Returning to FIG. 22, once sixteen bits of data have been read in step 304 (or once the program returns from step 304 with error flags set), the error flag is tested and if not set, the parity of the sixteen bit word just read is calculated. If the parity is not correct, an error flag is set and the routine exits. If the parity is correct, the routine exits without setting the error flag.
While the algorithm for reading Manchester code is presently implemented in software, the automatic search feature may also be implemented using hardware to read the Manchester code. A hardware embodiment may, for example, be constructed using a UART for parallel to serial and serial to parallel conversion, and using a Manchester encoder-decoder integrated circuit such as an HD-15530 manufactured by Harris Corporation.
The invention also provides an automatic tape positioning apparatus and method illustrated in FIG. 28 et seq. The automatic tape positioning apparatus and method may be combined with the foregoing computer memory back-up apparatus. If desired, the automatic tape positioning apparatus can be constructed on a separate circuit board for spaced apart attachment to the circuit board 30 of the computer memory back-up apparatus in piggyback fashion. The automatic tape positioning apparatus and method of the invention are not necessarily limited to use in conjunction with the computer memory back-up apparatus described above. In general, the automatic tape positioning apparatus and method may be used in other applications where it is desired to effect remote control of a tape storage device by computer. Such uses might include computer control of video taped presentations, for example. For purposes of illustrating the invention, however, the automatic tape positioning apparatus and method will be described in conjunction with the computer memory back-up system described above. In this application it is desirable to be able to locate a particular computer data file stored on a video tape by a video recording device, so that the file may be read from the tape and loaded into computer memory.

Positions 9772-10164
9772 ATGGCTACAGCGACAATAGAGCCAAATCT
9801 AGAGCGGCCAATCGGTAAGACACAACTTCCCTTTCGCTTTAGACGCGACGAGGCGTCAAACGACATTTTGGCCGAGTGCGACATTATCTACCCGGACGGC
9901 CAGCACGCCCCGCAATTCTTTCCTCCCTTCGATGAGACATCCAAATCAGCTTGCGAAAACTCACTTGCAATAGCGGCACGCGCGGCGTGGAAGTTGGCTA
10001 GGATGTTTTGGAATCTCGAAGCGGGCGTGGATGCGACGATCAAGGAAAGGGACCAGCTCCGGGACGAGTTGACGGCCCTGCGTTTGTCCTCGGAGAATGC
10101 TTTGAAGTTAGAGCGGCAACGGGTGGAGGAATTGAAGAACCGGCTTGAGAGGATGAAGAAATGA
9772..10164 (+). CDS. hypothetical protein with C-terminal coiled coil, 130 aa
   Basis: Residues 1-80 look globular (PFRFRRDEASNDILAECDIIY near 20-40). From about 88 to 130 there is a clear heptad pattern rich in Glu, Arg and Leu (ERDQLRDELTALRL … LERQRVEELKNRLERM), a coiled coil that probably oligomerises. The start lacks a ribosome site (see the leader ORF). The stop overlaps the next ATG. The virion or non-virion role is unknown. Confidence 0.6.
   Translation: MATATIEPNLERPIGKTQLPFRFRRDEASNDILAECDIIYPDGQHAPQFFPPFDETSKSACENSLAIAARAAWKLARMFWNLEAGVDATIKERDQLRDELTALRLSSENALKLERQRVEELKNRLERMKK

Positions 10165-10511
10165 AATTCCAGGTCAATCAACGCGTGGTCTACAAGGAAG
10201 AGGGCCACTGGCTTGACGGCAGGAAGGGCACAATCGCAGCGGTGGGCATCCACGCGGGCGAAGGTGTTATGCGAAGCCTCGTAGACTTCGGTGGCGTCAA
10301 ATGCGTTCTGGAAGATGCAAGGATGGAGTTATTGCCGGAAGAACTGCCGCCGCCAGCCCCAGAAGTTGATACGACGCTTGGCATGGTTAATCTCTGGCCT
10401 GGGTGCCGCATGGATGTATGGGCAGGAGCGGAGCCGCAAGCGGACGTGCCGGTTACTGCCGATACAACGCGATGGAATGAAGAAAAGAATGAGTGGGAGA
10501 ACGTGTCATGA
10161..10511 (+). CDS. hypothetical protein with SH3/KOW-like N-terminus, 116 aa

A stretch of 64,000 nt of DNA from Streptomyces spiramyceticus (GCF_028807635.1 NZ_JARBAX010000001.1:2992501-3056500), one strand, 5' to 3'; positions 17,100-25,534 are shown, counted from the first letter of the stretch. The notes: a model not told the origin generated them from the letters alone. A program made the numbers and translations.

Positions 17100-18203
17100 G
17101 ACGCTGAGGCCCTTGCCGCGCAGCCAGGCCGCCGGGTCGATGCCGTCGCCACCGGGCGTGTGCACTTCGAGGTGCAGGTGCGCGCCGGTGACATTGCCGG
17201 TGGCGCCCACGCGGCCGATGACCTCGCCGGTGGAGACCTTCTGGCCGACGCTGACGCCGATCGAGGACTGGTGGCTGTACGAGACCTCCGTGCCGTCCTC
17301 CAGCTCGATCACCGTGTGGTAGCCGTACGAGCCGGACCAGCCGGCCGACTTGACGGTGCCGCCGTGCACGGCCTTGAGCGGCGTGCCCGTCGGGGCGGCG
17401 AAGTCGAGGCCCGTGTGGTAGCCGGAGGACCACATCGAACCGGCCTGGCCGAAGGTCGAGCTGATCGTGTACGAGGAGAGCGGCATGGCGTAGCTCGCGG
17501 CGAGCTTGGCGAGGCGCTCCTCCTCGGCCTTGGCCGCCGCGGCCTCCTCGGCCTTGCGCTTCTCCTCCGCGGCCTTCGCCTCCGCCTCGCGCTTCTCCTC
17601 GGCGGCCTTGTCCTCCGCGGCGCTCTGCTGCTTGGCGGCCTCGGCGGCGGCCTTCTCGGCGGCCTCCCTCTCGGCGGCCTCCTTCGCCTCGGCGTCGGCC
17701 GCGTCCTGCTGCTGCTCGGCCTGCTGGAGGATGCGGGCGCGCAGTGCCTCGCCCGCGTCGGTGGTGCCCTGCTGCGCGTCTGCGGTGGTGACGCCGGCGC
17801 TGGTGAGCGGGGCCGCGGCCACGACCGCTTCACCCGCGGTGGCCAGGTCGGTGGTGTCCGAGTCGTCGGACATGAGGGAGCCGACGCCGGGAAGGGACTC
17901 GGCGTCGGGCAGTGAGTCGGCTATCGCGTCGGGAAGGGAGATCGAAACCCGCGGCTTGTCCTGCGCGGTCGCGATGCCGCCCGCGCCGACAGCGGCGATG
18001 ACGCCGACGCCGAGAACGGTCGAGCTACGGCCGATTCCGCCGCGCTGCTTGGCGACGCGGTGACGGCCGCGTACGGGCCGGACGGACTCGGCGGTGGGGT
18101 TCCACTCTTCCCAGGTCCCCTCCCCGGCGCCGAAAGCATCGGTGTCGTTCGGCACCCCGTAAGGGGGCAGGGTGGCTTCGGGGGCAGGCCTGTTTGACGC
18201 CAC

In order to understand the invention in the exemplary use of controlling a video tape recorder or video cassette recorder, some preliminary understanding of presently available video cassette recorders will be helpful. Many of today's video cassette recorders have wireless remote controls. Other video cassette recorders have wired remote control which fall into two categories. One category is the wired remote control which has a plurality of dedicated switching wires which are hard wired to the drive mechanism control switches within the recorder itself. This type of wired remote control typically has one wire for each function to be controlled remotely, e.g. record, play, fast forward, fast reverse, etc. The other type of wired remote control is the encoded signal type which typically provides a single twisted pair of wires for time multiplexed communication of signals which are generated by the remote controller and decoded within the recording device in order to control the various recorder functions. This latter wired remote control system is characterized in that it has significantly fewer wires than it has remotely controlled functions and uses time-multiplexed serial communication between the remote controller and the recorder.